The hidden history of Texas
Part IX: 1890-1920/3 — Disenfranchising black voters in Texas
By Bob Feldman / The Rag Blog / February 28, 2012
[This is the third section of Part 9 of Bob Feldman’s Rag Blog series on the hidden history of Texas.]
Between 1900 and 1910, in an effort to make it more difficult for dissatisfied African-American and poor white small farmers in Texas to express their discontent and their desire for radical democratic political and economic change, politicians intensified their efforts to more permanently disenfranchise African-American voters in the state and to create a poll tax in Texas.
As Alwyn Barr’s Black Texans recalled:
White efforts to disenfranchise Negroes also stimulated the decline in the number of black voters by 1906. Negroes formed majorities in 14 counties along the coast, in the Brazos River Valley, and in Northeast Texas . They constituted 40 to 50 percent of the population in 13 other East Texas counties. Black majorities on the local level often elected Negroes to positions such as alderman, county commissioner, justice of the peace, county treasurer, tax assessor, and constable…
The white primary… spread rapidly across East Texas in the late 1890s and early 1900s…The state Democratic executive committee in 1904 suggested white primaries to all county committees which generally accepted the idea… The legislature in 1902 passed a constitutional amendment allowing a poll tax for voting. Populists, Mexican-Americans, labor unions, and some Anglo papers opposed it… The amendment passed by 2 to 1 margin, with the support of most whites…
According to Merline Pitre’s In Struggle Against Jim Crow, “the Terrell Election Bills… in 1902, 1903, and 1905, respectively… provided for a poll tax requirement for voting, a first and second primary, and a voter declaration of party membership…”
And “the Terrell Election Bill of 1905, designed to disenfranchise blacks, laid the foundation for the white Democratic primary by giving the party’s executive committee the right to determine eligibility for party membership and by making it a misdemeanor to pay poll taxes for blacks.”
According to Black Texans, “the decline in Negro voter participation from about 100,000 in the 1890’s to approximately 5,000 in 1906 suggests the effectiveness of the white primary, the poll tax, and the `lily white’ thrust in the Republic party” — in which “division between black leaders and white control of federal patronage” had, by 1906, also “opened the way to increasing white dominance of the Republican party” in Texas, as “`lily whites’ returned to the fold” of the Texas GOP.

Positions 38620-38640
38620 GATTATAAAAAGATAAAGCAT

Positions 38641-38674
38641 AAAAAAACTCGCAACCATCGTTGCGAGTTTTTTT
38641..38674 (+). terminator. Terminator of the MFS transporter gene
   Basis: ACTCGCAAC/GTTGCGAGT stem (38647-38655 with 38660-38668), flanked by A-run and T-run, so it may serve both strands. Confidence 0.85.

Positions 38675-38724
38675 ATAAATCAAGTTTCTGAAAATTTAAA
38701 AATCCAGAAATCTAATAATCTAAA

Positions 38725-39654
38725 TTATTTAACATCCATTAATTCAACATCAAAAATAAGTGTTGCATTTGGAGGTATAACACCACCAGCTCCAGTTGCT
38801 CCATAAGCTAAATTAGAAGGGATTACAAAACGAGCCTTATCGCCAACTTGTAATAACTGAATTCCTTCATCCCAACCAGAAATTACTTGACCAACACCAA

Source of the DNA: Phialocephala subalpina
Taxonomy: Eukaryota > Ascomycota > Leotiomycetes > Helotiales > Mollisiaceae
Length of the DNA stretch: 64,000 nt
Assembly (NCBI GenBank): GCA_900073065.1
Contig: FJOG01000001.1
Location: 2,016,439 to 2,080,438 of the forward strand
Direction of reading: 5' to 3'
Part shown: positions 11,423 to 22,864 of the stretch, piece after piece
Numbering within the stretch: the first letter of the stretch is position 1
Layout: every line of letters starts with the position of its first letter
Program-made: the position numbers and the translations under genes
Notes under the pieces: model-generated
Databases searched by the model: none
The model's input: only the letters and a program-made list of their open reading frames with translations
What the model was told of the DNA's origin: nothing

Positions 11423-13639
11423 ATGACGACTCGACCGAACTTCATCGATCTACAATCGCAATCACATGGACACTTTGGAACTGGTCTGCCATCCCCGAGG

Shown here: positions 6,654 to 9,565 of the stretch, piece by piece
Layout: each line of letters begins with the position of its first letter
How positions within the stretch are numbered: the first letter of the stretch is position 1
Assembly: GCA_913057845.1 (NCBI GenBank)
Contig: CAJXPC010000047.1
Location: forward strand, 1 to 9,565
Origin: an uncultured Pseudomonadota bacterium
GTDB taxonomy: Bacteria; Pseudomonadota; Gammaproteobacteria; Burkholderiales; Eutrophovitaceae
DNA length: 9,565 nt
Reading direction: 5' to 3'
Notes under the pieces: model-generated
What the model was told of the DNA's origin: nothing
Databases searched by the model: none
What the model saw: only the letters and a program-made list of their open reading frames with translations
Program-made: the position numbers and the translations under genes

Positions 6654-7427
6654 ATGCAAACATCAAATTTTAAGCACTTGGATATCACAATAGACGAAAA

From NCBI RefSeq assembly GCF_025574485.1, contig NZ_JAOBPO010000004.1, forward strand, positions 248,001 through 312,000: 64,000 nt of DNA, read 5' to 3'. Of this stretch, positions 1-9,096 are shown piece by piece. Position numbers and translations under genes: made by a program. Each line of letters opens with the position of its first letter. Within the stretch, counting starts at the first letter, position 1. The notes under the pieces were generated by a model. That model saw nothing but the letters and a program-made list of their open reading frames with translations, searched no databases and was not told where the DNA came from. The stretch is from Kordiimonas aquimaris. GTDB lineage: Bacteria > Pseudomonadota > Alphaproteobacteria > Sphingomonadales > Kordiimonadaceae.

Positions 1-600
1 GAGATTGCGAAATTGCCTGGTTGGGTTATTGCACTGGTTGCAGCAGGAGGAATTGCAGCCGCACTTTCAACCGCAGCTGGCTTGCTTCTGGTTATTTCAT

According to the book, “the poll tax, the Democratic white primary, and white Republican leaders combined to keep most black Texans outside the political arena and to allow little voice to those who entered it from 1904 to 1944.”
In 1900, 63 percent of employed African-Americans in Texas still “continued to labor at various forms of agriculture” and “landowners formed 31 percent of the Negro farmers, with 69 percent sharecroppers and tenants — compared to 50 percent among white farmers,” according to Black Texans.
The same book also recalled that, in 1900, 28 percent of all employed African-Americans in Texas worked as “servants, laundresses, nurses and mid-wives, restaurant and saloon keepers, hair dressers, and barbers,” and that “by 1900 no major city” in Texas yet “claimed more than six Negro doctors,” although there were then still 23 African-American-owned weekly newspapers in Texas at that time.
And not surprisingly, given the increasing level of institutionalized and legalized white supremacy and racism that developed in Texas between 1890 and 1920, “the vast majority of Negroes in Texas found it impossible to overcome a combination of economic and racial problems which kept them at the level of sharecropping and unskilled labor as the 20th century began.”
“Black people who had been at least voters and laborers in the post-Reconstruction period found themselves virtual outsiders in Texas society of the early 20th century,” according to Black Texans.
[Bob Feldman is an East Coast-based writer-activist and a former member of the Columbia SDS Steering Committee of the late 1960s. Read more articles by Bob Feldman on The Rag Blog.]